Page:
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File:Maiden-heist-FL-Nov-01 7428.jpg

The Maiden Heist is a 2009 comedy starring Christopher Walken, Morgan Freeman, William H Macy, and Marcia Gay Harden.

Roger (Walken) is a member of the security team of a prominent art museum, though much of the time his attentions are focused solely on one painting: "The Lonely Maiden". His obsession is such that it affects his relationship with his wife, Rose (Gay-Harden). Charles (Freeman) works in guest relations and has a similar fascination with another painting, and George (Macy) is a night watchman who is perhaps too familiar with a particular statue. When they hear that their exhibits are due to be shipped off to a museum in Denmark, they team up to keep it from happening. After numerous canned plans, they decide to steal the paintings during the move and switch forgeries in their place.Hilarity ensues.

Was originally supposed to be released theatrically, but the bankruptcy of its distributor forced it to be sent directly to DVD.

Tropes include:

  • Accentuate the Negative: When the three have collected their forgeries, each one knows that they aren't perfect despite their flawless appearance. George is the first to realize that it's because they're so obsessed with their individual pieces that they just know something is amiss; it has nothing to do with their quality at all.
  • Book Ends: The film opens with Roger staring at the painting in question. A guard in the museum in Denmark acts the same way with the forgery.
  • Cargo Ship: Each of the guys with their respective pieces of art. To call it an obsession would be putting it lightly.
  • Chekhov's Gag: George stripping down whenever he's alone with his statue.
  • Crazy Cat...Man?: Charles's obsession with his painting has led to his hoarding of many, many cats; he is a rare male invocation of this trope.
  • Crowning Moment of Awesome: Despite all their blunders, the heist ends as though it were without a hitch.
    • Perhaps most impressively, Roger being able to talk a suspicious security guard out of taking the crate with George in it.
  • Crowning Moment of Funny: Roger's fantasy in the very beginning. Made more hilarious in that his foes are armed with fully-automatic weapons and all he has is a handgun, yet he still maintains one shot per kill.
    • Any time George takes his clothes off.

  Rose: this the surprise?

    • The rappell practice, most especially Roger's turn.

 Roger: [Tilting straight back] I think my hands are slipping.

George: Which one?

Roger: Both of them.

  • Crowning Moment of Heartwarming: Roger learns to live without the painting (after he gets it, of course), and falls in love with his wife again.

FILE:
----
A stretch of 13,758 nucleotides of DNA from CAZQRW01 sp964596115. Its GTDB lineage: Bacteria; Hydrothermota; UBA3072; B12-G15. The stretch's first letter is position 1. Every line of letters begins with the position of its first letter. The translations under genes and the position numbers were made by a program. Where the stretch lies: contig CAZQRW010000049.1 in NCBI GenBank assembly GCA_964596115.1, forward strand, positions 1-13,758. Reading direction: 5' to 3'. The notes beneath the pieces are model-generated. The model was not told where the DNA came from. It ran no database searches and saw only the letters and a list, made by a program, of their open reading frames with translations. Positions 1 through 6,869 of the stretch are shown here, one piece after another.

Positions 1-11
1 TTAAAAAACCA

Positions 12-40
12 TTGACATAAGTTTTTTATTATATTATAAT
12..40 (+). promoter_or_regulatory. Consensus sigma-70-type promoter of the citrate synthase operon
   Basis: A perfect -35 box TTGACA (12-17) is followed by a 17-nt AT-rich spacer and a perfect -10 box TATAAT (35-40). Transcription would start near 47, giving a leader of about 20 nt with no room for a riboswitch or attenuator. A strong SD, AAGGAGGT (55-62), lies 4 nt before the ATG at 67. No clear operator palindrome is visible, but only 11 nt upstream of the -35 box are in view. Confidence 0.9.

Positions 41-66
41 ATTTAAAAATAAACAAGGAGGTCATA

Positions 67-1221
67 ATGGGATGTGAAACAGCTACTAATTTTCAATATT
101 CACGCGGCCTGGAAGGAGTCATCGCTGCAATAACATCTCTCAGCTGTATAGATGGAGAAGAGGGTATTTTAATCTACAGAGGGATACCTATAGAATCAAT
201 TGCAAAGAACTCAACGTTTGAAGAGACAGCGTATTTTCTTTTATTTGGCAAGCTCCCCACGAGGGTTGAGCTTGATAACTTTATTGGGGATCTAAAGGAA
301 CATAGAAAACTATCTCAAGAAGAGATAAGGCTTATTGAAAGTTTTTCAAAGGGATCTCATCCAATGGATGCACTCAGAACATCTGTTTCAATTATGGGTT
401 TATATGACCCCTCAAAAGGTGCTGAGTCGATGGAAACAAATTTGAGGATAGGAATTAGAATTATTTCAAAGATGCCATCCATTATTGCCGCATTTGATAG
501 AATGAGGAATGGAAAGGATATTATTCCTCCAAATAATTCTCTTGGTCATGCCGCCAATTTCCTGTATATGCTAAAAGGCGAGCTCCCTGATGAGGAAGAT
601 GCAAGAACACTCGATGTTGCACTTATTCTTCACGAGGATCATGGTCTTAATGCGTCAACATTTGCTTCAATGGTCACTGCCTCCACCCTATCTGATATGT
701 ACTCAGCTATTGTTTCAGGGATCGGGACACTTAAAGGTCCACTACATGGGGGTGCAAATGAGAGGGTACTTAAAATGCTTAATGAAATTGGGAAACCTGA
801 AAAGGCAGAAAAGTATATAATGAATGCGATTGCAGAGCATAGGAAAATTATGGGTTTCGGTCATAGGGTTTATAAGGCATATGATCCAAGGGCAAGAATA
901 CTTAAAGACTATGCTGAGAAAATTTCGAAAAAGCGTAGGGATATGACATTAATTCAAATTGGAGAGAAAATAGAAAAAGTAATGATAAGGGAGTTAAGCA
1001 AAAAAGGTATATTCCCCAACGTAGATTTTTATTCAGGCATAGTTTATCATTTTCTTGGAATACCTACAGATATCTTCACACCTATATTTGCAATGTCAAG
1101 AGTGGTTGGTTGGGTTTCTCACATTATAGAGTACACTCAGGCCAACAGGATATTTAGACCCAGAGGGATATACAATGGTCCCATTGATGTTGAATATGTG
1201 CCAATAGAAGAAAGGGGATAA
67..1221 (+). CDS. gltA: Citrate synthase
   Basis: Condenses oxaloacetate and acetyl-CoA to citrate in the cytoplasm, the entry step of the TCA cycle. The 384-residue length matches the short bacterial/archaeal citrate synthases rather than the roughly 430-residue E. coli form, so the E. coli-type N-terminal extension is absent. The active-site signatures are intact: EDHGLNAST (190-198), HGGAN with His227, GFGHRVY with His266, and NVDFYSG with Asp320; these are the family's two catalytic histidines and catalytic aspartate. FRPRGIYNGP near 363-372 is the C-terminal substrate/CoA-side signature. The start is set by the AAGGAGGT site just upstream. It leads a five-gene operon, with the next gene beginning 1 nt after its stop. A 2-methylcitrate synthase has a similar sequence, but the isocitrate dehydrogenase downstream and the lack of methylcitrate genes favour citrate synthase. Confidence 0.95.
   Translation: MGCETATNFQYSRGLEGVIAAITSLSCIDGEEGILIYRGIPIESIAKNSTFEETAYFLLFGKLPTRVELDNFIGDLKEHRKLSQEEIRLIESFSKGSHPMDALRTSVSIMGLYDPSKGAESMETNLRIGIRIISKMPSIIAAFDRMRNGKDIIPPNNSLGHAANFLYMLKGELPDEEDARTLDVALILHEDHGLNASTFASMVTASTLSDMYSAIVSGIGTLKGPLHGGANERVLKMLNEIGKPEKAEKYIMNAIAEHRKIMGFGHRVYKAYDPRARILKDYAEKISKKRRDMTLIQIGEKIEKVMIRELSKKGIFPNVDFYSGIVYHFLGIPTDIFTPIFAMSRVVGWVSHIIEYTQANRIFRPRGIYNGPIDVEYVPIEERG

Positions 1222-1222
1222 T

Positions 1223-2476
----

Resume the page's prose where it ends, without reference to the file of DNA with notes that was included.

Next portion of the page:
• Daydream Surprise: The fantasy gunfight that opens the film.
  • Cute Kitten: Charles' obsession with the painting seems to stem from the cat featured in it.
  • Direct to DVD: after the distributor, Yari Film Group, went bankrupt
  • Exposition Diagram: Both the first and the third form apply; George creates a miniature diorama of the museum's floorplan and uses chess pieces and toy soldiers to signify themselves and guards moving through the museum. Small stop-motion animated sequences illustrate the plans put forward...and their failures.
  • Fan Disservice: Unless you've always wanted to see William H. Macy's ass.
  • Fetish Fuel: George's statue is supposed to be "the epitome of...the naked male form".
  • Guns Akimbo: Roger does this during his fantasy that opens the film.
  • Hey, It's That Guy!: Roger is Max Zorin and Cpl. Nick Chevotarevich. George is Senator Ortolan K. Finistirre. Charles is Ellis Redding and God. Rose is Celeste Boyle and Nancy Abbey.
    • The artist that does Roger's painting is none other than Breckin Meyer.
  • Hilarity Ensues: Essentially the entire plan from start to finish.
  • Informed Ability: George claims to have served in the invasion of Grenada, and he has plenty of gear, but his skills in practice are...well...
  • I'm Okay: George after his "rappell" down the side of the apartment building.
  • MacGuffin: The works of art.
  • Mistaken for Gay: George insists that his obsession with the statue is merely from an artistic standpoint, and not a sexual one, and even though he takes off his clothes every time he sees it, it's never in a sexual manner; he's comparing the statue's physique to his own. In fact, it's so similar that the duplicate statue is based off of his own body.
  • Naked People Are Funny: See "fan disservice" above.
  • Oh Crap: During the swap, one of the guards unexpectedly makes his way down to the storage facility.
    • "I'm already out!"
  • Semper Fi: George is a former Marine (or at least claims to be one) and salutes Roger and Charles with "Semper Fi".
  • Your Other Left
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